Tools that need support from IT require extra technical support. In the case of automation software, that often means writing custom code to facilitate integrations across enterprise software. The software can’t be used out of the box to solve the problem. OnBase is a perfect example; it can do very complex things, but needs IT support. DocuSign, used on a large scale, will also need IT support. DocuSign or something similar works best for document-heavy processes.
Then there are tools you can use today. Kuali Build is an out-of-the-box forms and workflow software that does not require IT support. With just a bit of training, staff members with basic technology skills can create forms, workflows, and even integrations in Kuali Build. A more basic tool is Google Forms. It can be used right away without support from IT. However, it doesn’t offer complex integrations or workflow functionality. You can read more about how three leaders are automating processes in light of COVID-19 here.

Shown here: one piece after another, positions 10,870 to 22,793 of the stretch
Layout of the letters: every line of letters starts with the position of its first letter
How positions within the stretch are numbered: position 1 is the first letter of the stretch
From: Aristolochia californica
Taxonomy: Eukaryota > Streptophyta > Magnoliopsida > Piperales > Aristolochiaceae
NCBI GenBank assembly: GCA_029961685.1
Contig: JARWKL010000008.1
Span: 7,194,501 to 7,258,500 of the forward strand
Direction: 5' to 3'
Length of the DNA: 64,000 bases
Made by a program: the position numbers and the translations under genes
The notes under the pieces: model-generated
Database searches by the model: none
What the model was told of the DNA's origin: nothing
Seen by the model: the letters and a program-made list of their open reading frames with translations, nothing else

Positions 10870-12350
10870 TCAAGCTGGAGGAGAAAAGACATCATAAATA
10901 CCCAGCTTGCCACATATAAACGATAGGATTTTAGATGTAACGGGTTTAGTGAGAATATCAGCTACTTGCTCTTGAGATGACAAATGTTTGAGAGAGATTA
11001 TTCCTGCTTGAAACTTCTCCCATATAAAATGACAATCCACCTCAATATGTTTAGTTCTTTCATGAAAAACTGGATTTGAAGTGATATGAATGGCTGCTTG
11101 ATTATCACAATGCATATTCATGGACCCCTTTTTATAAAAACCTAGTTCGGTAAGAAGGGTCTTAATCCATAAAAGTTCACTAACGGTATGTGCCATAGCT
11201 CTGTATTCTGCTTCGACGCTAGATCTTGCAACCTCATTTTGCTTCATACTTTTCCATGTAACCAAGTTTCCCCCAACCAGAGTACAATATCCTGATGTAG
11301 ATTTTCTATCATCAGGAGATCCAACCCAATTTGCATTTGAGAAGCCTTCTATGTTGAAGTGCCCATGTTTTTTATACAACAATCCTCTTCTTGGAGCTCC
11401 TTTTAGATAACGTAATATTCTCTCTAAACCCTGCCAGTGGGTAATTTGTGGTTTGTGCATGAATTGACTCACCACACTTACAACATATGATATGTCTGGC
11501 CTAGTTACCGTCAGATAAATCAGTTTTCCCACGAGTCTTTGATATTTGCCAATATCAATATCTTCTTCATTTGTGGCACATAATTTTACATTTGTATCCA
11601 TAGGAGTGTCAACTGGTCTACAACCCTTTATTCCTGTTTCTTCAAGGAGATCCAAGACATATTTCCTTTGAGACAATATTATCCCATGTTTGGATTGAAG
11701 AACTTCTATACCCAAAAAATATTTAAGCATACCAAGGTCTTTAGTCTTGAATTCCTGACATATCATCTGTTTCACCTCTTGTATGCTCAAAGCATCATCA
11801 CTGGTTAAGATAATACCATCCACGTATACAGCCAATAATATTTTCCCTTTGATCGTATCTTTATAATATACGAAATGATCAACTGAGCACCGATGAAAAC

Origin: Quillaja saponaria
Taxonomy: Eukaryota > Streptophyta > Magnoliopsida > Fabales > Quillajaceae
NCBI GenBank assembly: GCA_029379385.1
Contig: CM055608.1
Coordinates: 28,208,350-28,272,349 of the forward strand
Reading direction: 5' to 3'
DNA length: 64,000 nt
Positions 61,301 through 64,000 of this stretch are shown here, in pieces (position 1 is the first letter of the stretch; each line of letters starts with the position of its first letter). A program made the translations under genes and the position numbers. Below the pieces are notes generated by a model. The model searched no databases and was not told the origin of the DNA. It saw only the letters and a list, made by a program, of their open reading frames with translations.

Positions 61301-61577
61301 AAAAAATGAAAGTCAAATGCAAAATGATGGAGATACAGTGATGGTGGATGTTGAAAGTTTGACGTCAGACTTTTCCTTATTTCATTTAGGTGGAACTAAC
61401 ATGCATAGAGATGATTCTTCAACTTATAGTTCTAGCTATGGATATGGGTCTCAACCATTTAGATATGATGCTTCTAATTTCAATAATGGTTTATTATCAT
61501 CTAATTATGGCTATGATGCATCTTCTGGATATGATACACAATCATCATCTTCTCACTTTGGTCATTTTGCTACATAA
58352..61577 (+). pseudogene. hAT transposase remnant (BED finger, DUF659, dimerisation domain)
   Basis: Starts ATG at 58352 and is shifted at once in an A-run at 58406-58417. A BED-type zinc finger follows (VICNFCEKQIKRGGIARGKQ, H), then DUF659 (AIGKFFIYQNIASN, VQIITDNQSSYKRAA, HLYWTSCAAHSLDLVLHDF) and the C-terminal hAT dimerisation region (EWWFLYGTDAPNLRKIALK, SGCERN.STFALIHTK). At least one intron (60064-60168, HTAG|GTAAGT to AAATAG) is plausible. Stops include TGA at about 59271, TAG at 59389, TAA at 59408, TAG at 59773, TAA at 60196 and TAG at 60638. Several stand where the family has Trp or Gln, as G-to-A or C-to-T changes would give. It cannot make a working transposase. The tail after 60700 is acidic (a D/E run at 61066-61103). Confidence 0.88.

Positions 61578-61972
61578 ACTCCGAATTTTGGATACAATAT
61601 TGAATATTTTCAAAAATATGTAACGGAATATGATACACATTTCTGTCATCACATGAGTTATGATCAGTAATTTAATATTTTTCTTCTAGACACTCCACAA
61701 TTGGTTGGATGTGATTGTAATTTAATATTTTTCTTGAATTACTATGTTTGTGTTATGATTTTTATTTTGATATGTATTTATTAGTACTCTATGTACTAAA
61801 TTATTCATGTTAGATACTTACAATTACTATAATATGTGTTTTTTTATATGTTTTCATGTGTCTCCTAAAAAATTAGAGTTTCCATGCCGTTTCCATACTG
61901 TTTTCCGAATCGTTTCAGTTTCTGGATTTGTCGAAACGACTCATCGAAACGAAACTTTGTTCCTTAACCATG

We can’t help with all of your software needs, but we can help with process automation. Kuali Build can help you automate your forms and workflows. Check out this self-guided demo today to learn more about what you can do with the tool. If you’d like to speak to a person about Build, follow this link and sign up for a demo.
We wish you the best of luck in the following months!